- among other majors - wx ith a long list of
possible occupational opportunities for vari-
ous concentrations.
The career guide indicates that some of the
potential careers for a history of art graduate
are a public relations specialist, an appraiser
and book or journal editor.
"A liberal arts major does not define the job
they are pursuing," Lawson said. "Liberal arts
students are in a good position in terms of the
job market."
Jackie Calahong, a 1997
University graduate is
proof that a liberal arts
degree can lead to jobs
outside of liberal arts
fields. She is now study-
ing environmental policy
at Tufts University,
although she graduated
with a degree in political
science.
"Environmental policy
is a great field with many
new things coming out,"
Calahong said. "The
KIMTSU voGACHiDaiy field is so interdiscipli-
SAT preparatory class nary, so my well-round-
h University Avenue. ed education really helps
out."
Helpful hints
One of the most important, and sometimes
overlooked factors to acquire a good job after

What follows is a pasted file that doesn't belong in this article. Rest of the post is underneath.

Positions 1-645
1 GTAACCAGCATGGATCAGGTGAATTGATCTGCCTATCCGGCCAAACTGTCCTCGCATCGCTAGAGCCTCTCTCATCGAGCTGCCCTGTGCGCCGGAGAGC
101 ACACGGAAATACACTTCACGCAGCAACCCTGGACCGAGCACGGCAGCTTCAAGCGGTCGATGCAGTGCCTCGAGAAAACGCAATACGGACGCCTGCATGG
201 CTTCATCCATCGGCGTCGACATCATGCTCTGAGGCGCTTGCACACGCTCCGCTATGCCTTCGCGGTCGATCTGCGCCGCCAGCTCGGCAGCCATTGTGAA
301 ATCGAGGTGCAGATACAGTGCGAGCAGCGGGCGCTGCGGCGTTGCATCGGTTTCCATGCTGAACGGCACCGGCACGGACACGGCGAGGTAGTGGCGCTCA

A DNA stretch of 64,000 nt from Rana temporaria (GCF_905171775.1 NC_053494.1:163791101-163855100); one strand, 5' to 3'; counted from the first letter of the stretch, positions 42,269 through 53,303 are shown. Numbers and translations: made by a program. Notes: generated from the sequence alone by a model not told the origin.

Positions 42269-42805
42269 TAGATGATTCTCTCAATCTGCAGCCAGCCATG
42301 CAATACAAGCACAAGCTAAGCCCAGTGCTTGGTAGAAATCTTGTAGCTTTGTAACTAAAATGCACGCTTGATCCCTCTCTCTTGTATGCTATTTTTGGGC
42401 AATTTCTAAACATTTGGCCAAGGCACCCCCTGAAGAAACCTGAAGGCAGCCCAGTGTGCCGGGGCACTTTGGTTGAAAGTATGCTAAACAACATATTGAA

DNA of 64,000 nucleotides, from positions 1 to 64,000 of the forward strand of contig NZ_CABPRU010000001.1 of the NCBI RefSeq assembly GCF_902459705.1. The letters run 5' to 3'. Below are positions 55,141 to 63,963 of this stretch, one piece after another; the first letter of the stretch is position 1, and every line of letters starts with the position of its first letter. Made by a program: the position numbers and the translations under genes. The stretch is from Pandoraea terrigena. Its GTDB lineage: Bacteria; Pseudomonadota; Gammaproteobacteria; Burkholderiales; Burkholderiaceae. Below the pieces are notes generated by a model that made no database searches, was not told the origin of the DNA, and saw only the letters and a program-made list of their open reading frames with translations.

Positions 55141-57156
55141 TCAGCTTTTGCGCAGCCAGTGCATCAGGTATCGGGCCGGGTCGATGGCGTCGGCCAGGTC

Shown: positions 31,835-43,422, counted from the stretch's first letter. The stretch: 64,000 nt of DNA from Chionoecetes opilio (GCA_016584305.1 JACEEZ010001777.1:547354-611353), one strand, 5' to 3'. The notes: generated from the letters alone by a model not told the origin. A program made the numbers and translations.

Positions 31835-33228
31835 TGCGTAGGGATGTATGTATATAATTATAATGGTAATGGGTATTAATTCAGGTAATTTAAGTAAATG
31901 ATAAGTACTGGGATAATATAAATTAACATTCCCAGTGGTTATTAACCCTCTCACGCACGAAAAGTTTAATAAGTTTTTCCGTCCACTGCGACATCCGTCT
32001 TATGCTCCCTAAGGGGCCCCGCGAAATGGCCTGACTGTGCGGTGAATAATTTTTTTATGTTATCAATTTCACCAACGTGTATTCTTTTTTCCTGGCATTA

graduation is getting experience in the field.
This kind of experience can come in the form
of either an internship or previous work expe-
rience.
"It is very valuable to gain an internship in
an area. It is one of the best ways to build
skills. Employees want you to have skills in
the position they're hiring for," Lawson said.
"Internships are the only way to get job
skills. Extra-curricular activities should not be
overlooked." she said.
CP&P offers many resources in the way of
internships and job opportunities, including lists
of potential employers and job and internship fairs,
The center is scheduled to host Job Fair '99
on Oct. 5. More than 145 companies are
expected to participate and CP&P organizers
estimate that about 1.000 students will attend.
The center also offers walk-in advising, job
and interest assessment tests, research materi-
als and workshops to help students land sum-
mer internships and post-graduation jobs.
In addition to resources at CP&P, the
University offers programs such as the
Undergraduate Research Opportunity Program.
UROP is a program for students - regard-
less of grade - who are in their first or sec-
ond year of school at the University. It allows

Recent alums
far well after
graduation, i
job market
By Jeremy W. Peters
Daily Staff Reporter
Many of the University's 24,000 undergraduate stu-
dents come to the University in hopes that upon gradua-